On that note, any Canadian using a recruitment agency that is not an RO to arrange a working holiday or full-time job abroad should be cautious, as there are plenty of unscrupulous operators. A major red flag is being asked to pay for their services because they are already getting paid by employers seeking recruits. Their loyalty is to the employers, so they may not be able to help with visa or moving needs. Not surprisingly, avoid any agency that has a free online email address (like Hotmail or Gmail); hires by resumé alone (i.e., does not conduct interviews); promises exorbitant pay; or asks that applicants lie at any stage of the application process.
For skilled Canadians who have already launched their careers, each country has different opportunities and needs. For instance, the UK — which includes England, Wales, Scotland, and Northern Ireland — has a “skilled worker scheme” that helps provide visas for foreign workers. Applicants must provide a “certificate of sponsorship” from their employer (who must be approved by the UK’s Home Office in turn) and guarantee that they will be doing a job on a list of eligible occupations. (Chemical scientists in Scotland and electronics jobs in England are in demand as of summer 2022.) This “skilled worker visa” can last up to five years, after which workers may have to apply for permanent residency.
The types of work found abroad will vary based on type of stay (working tourist or skilled worker) and country of choice. One young Canadian backpacked in Australia and told the writer that foreigners there often “do jobs that locals don’t want to do,” like working on chicken processing plants and farms. The “New to Denmark” government website, meanwhile, has a special section for foreigners looking to provide au pair services. In terms of more skilled labour, Germany needs nurses and IT consultants, while Italy is projected to have a shortage in STEM occupations in the coming years.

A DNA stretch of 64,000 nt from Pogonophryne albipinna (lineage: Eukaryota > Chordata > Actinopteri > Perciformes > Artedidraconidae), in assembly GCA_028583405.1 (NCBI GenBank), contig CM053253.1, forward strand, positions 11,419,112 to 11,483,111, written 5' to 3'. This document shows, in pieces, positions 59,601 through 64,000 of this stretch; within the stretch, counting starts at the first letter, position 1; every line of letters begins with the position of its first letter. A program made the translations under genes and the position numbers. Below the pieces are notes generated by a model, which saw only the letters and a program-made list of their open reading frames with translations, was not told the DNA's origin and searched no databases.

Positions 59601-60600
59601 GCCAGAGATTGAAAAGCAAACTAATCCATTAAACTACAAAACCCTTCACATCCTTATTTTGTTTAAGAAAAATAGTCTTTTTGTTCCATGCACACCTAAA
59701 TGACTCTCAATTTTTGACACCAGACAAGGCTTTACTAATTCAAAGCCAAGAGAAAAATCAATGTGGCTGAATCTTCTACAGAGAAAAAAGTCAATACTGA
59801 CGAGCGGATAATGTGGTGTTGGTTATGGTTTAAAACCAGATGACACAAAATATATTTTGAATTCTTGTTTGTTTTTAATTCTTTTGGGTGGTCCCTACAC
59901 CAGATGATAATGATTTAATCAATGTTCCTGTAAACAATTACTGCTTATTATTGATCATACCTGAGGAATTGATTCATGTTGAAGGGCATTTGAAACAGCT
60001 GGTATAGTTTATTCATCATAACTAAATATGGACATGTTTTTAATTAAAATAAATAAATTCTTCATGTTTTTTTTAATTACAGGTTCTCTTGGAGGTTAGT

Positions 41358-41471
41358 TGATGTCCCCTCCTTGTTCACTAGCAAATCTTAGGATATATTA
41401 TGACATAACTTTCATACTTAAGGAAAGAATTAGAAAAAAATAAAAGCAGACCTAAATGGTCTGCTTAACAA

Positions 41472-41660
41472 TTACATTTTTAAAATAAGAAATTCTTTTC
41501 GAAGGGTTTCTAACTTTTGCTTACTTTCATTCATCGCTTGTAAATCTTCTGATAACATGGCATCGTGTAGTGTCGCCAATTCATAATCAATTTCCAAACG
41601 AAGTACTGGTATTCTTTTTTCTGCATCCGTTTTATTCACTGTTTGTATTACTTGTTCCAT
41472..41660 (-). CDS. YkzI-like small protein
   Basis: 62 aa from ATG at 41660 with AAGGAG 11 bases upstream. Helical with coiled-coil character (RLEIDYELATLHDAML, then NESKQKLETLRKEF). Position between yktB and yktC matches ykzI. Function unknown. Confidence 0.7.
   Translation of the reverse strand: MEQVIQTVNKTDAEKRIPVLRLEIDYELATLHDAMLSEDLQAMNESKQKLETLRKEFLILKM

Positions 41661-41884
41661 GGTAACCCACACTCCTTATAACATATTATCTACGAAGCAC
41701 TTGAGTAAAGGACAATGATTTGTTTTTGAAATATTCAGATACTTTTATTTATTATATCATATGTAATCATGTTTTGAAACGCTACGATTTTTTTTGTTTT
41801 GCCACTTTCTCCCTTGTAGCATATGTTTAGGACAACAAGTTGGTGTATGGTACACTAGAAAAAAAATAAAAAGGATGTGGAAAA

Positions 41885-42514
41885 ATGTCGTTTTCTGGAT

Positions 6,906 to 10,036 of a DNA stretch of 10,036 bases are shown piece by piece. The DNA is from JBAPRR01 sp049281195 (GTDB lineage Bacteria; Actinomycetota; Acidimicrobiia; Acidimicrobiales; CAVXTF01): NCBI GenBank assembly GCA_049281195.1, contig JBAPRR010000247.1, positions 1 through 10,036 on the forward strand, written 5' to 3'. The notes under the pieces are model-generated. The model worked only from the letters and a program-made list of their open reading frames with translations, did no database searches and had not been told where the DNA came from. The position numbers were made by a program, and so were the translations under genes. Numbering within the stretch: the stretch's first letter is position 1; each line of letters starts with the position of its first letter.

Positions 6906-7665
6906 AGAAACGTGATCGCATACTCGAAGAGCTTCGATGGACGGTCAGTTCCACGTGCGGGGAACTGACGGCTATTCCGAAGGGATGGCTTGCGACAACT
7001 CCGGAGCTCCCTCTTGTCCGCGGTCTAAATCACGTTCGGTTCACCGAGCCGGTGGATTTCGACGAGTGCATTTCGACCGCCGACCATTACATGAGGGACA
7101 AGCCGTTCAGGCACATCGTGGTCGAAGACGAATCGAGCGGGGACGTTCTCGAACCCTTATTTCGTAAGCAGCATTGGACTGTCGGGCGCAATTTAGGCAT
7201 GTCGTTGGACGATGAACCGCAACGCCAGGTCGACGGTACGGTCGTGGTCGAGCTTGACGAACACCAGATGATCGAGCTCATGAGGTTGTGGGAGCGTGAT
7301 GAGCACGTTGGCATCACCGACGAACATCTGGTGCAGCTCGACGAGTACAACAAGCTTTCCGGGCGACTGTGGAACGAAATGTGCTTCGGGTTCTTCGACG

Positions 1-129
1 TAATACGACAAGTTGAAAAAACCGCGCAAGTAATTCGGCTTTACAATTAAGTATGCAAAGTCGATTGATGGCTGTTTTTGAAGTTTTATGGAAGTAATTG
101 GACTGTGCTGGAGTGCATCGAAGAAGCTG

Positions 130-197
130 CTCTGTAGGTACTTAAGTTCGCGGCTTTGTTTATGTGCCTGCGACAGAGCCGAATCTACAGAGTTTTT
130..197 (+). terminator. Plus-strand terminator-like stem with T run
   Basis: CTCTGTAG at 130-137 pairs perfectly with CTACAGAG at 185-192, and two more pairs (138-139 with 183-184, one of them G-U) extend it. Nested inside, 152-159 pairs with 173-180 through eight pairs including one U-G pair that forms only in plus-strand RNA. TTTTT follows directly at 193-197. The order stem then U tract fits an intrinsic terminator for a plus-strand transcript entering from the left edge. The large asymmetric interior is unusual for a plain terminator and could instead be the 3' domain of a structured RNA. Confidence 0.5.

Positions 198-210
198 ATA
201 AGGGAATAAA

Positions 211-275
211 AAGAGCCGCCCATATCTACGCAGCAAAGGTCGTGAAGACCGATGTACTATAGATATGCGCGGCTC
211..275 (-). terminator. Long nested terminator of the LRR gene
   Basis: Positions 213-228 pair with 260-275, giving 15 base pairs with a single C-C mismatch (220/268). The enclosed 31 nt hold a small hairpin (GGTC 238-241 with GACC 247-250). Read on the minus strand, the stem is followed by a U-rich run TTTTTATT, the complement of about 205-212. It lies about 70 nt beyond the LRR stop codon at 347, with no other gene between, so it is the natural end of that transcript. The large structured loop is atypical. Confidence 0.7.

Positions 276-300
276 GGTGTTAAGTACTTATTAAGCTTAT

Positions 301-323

Indeed, what will be asked of foreigners looking to work abroad will vary by the country, which is why it is important to do thorough research. ROs and recruitment agencies are so popular because they have done much of this work already. In general, though, Canadians will need a valid passport, an appropriate work visa, a clean criminal record, health insurance, a promise of internship or employment (especially for a skilled worker), and enough money to cover the initial stay. One should also expect to pay a variety of applicable processing fees.
There is no denying that travel broadens not only the mind but also opportunities. If you want to work outside Canada, you very likely can. Look into the programs that can help you out, be patient, and start getting ready for the adventure of a lifetime now.
Sean Plummer | Contributing Writer